Developmental Therapeutics - Experimental Therapeutics

Author(s): Maria Alsina, Josep Tabernero, Geoffrey Shapiro, Howard Burris, Jeffrey R. Infante, Glen J. Weiss, Andres Cervantes-Ruiperez, Mrinal M. Gounder, Luis Paz-Ares, Rick Falzone, Jamie Hill, Jeffrey Cehelsky, Akshay Vaishnaw, Jared Gollob, Patricia LoRusso; Molecular Therapeutics Research Unit, Vall d'Hebron University Hospital, Barcelona, Spain; Dana-Farber Cancer Institute, Boston, MA; Sarah Cannon Research Institute, Nashville, TN; Virginia G. Piper Cancer Center at Scottsdale Healthcare, Scottsdale, AZ; Department of Hematology and Medical Oncology, INCLIVA, University of Valencia, Valencia, Spain; Memorial Sloan-Kettering Cancer Center, New York, NY; University Hospital - Virgen del Rocio, Seville, Spain; Alnylam Pharmaceuticals, Cambridge, MA; Karmanos Cancer Institute, Detroit, MI

Background: ALN-VSP02 is an RNA interference (RNAi) therapeutic comprised of lipid nanoparticle-formulated small interfering RNAs targeting vascular endothelial growth factor (VEGF)-A and kinesin spindle protein (KSP). In a phase 1 trial, ALN-VSP02 administered as an iv infusion q2 wks was well-tolerated and showed evidence of anti-VEGF pharmacology and antitumor activity. Methods: Patients treated on the phase I trial with stable disease (SD) or better after 4 months (8 doses) were eligible to continue on an extension study until disease progression. Main objectives included continued evaluation of safety/tolerability and assessment of disease response. Results: Seven of 37 patients (18.9%) evaluable for response went onto the extension study, including 1 of 7 (14.2%) at 0.4 mg/kg, 2 of 5 (40%) at 0.7 mg/kg, and 4 of 11 (36.3%) at 1.0 mg/kg. All had progressed after one or more prior therapies. Tumor types included head and neck squamous cell carcinoma, angiosarcoma, endometrial cancer, renal cell carcinoma (RCC, N=2), and pancreatic neuroendocrine tumor (PNET, N=2). At the time of enrollment, 6 had SD and one (endometrial cancer with multiple liver metastases) had an unconfirmed partial response (PR). The average length of time on treatment (including phase I and extension studies) was 9.5 months (range 5-19). As of January 2012, 3 patients remain on study, including the endometrial cancer patient with an ongoing PR who has had >80% tumor regression after 19 months of treatment at 0.7 mg/kg and two patients with RCC and PNET with continued SD after nearly 1 year of treatment at 1.0 mg/kg. The other patients with RCC and PNET at 1.0 mg/kg with SD came off after 8.5 and 5.5 months, respectively, for adverse events that included fatigue or elevated alkaline phosphatase. A decrease in spleen volume, likely an on-target effect and not associated with any adverse events, occurred to a greater degree on the extension study than on the phase I trial and was most pronounced in patients receiving ≥ 12 doses. Conclusions: ALN-VSP02 has preliminary activity against endometrial cancer, RCC and PNET and a favorable safety profile that permits chronic dosing. Phase II trials are warranted in these and other VEGF-overexpressing tumors.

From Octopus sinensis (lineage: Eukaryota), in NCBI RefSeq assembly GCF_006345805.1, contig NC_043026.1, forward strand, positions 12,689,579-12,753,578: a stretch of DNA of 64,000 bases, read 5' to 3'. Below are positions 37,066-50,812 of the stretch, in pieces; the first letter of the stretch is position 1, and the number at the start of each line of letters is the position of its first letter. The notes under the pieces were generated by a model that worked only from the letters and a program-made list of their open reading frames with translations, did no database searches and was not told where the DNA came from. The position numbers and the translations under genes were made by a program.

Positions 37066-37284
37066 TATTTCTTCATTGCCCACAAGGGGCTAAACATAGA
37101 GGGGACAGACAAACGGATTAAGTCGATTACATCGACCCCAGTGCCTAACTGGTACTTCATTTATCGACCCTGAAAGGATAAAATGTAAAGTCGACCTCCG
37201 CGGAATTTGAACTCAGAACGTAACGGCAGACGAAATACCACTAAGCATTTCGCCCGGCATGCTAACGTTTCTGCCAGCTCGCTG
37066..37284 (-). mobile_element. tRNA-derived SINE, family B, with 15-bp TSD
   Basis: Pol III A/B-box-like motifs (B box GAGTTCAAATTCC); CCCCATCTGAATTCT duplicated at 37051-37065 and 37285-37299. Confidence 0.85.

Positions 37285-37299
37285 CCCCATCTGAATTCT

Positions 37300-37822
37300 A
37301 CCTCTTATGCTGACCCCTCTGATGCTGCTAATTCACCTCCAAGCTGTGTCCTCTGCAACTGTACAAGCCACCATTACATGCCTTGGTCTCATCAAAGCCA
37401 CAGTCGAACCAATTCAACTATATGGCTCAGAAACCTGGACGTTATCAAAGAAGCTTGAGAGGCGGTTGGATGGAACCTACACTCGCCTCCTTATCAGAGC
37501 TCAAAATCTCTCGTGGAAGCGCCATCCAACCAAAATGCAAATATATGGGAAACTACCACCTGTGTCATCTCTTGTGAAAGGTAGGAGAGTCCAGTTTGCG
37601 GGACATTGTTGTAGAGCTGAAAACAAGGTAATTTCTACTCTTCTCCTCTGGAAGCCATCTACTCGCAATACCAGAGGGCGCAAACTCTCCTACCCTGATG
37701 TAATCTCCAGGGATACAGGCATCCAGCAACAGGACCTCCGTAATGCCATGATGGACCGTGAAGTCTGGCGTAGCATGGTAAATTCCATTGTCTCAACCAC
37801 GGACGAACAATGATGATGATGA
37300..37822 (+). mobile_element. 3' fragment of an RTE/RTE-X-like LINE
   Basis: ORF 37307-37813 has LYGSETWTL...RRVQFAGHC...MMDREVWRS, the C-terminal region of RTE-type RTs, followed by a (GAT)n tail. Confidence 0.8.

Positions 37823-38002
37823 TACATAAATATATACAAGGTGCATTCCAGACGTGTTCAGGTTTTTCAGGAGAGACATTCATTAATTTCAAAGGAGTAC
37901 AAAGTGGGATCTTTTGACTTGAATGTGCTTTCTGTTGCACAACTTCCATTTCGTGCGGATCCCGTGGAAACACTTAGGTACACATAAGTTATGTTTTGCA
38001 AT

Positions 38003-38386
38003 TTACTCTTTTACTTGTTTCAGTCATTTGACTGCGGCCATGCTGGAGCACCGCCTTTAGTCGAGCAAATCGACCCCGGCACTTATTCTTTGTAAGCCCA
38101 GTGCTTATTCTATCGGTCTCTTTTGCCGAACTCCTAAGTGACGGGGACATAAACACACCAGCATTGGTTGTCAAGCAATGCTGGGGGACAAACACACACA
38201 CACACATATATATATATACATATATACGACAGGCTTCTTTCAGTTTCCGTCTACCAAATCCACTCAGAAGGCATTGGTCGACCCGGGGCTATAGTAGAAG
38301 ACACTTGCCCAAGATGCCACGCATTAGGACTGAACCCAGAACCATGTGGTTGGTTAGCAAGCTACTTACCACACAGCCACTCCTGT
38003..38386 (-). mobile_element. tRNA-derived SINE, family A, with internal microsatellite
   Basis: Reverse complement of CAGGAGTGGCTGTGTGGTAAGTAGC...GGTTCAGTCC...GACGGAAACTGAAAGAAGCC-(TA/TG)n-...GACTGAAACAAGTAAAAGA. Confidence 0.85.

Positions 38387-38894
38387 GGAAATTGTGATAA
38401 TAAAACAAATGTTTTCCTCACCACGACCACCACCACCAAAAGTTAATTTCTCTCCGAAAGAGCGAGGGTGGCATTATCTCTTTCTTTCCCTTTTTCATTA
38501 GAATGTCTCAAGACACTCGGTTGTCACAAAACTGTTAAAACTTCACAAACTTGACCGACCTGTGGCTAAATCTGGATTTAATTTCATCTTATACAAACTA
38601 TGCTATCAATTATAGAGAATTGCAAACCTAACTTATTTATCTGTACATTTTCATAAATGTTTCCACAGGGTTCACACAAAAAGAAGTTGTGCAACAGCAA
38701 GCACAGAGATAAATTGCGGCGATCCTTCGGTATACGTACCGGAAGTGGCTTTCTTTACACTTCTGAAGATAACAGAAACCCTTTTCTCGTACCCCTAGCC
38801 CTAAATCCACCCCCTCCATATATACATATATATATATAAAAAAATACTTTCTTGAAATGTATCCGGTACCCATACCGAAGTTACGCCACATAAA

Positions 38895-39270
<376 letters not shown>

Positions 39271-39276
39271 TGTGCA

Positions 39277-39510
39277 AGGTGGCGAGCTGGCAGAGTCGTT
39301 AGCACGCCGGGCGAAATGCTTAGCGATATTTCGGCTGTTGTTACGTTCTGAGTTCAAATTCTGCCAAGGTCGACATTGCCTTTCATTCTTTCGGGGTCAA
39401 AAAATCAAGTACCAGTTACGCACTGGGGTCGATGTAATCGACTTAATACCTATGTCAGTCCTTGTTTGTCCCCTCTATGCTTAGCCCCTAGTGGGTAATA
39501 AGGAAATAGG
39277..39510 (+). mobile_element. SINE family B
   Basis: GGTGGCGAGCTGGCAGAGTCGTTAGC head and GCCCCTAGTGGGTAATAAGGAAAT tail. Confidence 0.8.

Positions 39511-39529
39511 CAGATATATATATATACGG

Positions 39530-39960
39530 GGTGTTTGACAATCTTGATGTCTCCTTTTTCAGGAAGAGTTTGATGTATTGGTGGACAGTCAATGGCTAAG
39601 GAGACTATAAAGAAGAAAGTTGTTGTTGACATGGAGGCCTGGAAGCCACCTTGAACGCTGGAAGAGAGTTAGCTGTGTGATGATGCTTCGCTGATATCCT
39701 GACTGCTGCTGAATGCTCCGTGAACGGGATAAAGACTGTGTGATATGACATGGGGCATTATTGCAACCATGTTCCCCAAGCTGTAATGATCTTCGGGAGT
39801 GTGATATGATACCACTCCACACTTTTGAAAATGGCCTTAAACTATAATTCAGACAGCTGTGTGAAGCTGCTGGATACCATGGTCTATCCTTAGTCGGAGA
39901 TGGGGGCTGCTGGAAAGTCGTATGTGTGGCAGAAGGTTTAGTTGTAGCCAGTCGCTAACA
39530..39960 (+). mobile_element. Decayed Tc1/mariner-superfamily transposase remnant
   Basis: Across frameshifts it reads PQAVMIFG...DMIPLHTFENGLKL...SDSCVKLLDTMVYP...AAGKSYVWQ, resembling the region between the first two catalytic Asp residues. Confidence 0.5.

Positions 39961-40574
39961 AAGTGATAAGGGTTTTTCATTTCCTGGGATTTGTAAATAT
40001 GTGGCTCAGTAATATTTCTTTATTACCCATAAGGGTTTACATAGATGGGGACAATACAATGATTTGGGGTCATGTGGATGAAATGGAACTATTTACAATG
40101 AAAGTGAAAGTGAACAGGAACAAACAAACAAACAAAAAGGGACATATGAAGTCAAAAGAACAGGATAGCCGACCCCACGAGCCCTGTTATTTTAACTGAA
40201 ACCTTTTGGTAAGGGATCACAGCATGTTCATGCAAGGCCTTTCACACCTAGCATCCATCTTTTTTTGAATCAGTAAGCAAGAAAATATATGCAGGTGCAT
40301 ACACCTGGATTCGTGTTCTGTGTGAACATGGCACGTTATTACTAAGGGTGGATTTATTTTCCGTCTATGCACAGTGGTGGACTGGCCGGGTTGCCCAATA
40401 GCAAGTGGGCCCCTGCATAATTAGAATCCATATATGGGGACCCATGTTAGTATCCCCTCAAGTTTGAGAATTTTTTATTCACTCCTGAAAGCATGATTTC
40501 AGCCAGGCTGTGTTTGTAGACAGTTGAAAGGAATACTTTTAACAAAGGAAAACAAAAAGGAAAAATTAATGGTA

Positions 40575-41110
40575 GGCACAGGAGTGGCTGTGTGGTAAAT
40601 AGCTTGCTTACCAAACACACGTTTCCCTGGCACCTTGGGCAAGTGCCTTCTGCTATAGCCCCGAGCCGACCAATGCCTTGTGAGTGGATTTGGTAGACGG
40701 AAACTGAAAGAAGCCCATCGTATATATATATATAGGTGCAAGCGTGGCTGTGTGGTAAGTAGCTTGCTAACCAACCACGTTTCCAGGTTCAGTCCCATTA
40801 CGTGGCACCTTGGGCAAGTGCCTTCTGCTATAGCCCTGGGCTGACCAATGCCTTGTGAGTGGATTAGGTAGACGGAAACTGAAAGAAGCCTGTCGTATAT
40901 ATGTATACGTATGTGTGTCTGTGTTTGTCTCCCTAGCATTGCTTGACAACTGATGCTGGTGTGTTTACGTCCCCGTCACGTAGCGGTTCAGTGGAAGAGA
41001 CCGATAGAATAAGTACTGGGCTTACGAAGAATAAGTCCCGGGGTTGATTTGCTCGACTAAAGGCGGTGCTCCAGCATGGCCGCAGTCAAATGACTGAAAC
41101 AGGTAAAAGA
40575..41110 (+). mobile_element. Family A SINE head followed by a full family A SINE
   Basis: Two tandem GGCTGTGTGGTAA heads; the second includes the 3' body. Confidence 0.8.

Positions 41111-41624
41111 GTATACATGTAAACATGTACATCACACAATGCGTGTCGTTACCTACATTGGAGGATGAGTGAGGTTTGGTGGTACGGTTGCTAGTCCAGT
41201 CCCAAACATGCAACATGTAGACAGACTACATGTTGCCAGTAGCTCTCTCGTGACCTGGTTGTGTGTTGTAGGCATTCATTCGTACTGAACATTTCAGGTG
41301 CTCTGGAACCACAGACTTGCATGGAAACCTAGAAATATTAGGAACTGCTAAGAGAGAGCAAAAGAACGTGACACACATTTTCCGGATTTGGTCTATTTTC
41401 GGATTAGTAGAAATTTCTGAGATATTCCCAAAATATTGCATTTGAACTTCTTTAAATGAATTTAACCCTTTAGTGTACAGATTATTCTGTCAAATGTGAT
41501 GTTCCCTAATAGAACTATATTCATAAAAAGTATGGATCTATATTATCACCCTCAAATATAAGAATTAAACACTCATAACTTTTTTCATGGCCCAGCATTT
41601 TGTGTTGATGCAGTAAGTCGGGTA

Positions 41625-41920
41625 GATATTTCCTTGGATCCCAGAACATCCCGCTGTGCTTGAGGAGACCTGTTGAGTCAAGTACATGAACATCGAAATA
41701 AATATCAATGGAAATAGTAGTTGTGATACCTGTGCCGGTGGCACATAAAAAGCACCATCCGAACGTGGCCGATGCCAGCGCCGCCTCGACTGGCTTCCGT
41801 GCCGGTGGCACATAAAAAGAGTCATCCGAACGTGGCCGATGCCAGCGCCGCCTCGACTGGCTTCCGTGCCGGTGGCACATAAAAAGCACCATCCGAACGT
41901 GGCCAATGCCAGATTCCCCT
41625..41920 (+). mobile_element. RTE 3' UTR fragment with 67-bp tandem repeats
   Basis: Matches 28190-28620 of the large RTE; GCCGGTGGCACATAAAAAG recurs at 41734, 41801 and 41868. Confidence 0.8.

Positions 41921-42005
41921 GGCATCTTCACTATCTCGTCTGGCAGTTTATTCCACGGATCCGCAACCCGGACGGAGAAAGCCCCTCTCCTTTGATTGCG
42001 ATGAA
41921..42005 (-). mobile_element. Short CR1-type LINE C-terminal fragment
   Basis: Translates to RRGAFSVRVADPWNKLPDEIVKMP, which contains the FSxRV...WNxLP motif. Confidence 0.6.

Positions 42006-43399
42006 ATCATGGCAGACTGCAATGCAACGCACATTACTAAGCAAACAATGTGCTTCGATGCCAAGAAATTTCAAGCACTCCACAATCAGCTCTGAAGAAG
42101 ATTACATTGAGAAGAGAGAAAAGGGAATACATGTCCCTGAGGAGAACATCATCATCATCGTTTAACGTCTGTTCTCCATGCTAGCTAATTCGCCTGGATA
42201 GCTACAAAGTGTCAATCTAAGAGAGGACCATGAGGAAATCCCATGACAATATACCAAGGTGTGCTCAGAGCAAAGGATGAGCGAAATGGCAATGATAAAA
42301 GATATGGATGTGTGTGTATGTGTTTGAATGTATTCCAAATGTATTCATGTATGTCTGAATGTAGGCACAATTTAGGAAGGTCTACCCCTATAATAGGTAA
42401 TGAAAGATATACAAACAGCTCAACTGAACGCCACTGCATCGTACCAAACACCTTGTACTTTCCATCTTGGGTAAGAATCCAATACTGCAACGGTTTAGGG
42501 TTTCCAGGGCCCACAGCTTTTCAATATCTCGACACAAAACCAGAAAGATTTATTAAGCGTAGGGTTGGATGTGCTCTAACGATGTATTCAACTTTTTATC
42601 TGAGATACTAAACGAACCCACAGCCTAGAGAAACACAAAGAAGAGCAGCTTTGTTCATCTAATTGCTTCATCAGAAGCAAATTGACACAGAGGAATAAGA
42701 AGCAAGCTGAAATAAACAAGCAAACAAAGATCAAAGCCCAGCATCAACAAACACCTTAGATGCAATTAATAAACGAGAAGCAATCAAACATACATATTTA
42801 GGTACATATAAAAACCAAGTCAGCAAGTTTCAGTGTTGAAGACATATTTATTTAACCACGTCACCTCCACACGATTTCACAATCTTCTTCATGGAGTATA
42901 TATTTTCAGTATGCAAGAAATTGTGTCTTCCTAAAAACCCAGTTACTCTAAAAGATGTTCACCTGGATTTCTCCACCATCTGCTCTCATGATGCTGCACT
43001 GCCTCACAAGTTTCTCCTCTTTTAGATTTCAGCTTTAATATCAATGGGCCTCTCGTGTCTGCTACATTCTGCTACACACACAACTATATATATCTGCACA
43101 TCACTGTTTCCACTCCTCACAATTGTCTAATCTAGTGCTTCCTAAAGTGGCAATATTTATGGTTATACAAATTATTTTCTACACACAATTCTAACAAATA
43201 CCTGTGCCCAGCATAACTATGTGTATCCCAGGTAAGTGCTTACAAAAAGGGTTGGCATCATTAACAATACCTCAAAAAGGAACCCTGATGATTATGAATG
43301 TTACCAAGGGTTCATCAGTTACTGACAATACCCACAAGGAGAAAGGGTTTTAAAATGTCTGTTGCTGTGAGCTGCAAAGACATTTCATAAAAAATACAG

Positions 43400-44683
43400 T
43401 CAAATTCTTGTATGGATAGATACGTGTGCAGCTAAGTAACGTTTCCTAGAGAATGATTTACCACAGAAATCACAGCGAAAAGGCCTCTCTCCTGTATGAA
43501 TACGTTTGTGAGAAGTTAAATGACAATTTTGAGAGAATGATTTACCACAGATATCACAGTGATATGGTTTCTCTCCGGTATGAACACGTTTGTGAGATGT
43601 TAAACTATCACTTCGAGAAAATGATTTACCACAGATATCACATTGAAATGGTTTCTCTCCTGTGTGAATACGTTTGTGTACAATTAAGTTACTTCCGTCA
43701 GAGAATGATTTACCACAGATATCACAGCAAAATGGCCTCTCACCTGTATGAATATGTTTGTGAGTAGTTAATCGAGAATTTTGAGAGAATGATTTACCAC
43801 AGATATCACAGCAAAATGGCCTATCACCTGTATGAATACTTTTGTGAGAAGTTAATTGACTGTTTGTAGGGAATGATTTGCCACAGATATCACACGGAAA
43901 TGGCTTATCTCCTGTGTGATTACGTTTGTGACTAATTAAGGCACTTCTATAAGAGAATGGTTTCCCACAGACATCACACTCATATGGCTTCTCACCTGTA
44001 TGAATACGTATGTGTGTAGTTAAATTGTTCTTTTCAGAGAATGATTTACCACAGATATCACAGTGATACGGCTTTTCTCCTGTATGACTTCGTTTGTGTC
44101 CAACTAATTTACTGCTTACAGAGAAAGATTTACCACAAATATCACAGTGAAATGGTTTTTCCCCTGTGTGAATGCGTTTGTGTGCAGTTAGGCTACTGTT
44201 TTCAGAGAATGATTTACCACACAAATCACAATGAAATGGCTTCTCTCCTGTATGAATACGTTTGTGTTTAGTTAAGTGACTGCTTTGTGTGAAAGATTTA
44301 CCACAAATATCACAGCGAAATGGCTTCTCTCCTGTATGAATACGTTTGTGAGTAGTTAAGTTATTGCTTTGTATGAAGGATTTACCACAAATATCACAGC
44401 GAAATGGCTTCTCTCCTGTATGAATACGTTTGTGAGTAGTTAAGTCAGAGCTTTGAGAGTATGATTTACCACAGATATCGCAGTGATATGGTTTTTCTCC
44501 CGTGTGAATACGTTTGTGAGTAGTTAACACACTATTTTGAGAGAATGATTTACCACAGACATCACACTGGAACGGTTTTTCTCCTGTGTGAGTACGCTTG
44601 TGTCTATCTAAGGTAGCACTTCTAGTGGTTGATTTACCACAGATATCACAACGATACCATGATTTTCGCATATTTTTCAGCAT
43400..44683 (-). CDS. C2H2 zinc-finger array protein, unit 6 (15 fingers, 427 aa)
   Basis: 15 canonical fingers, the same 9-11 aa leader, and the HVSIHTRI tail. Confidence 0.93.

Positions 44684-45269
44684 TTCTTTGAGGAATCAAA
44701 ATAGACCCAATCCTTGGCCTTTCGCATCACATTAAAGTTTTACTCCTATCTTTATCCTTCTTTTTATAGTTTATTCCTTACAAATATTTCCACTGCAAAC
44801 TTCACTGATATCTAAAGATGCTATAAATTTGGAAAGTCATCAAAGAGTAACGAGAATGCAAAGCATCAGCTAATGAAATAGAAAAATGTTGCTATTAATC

Comments: Final results for this study were presented at last year’s ASCO meeting (for a discussion click here). The new data relate to the open-label extension phase which is of particular interest as it relates to the longer-term safety and tolerability of ALN-VSP02, and possibly first-generation SNALP delivery technology in general.  It is too early to tell to what extent siRNA sequence and modification-dependent effects played a role, but the apparent spleen toxicity is consistent with what one might expect from such formulations. Although the spleen is not an essential organ and most of us will do just fine without one, this could become a dicey issue for a chronically dosed drug like ALN-PCS02 in a ‘lesser’ disease such as many types of hypercholesterolemia.  Overall, however, this is an encouraging start for the longer-term safety of SNALP delivery technology.  Based on the indications of efficacy, another more focused study may be warranted before a final determination as to the viability of ALN-VSP02 for the treatment of cancers with liver involvement.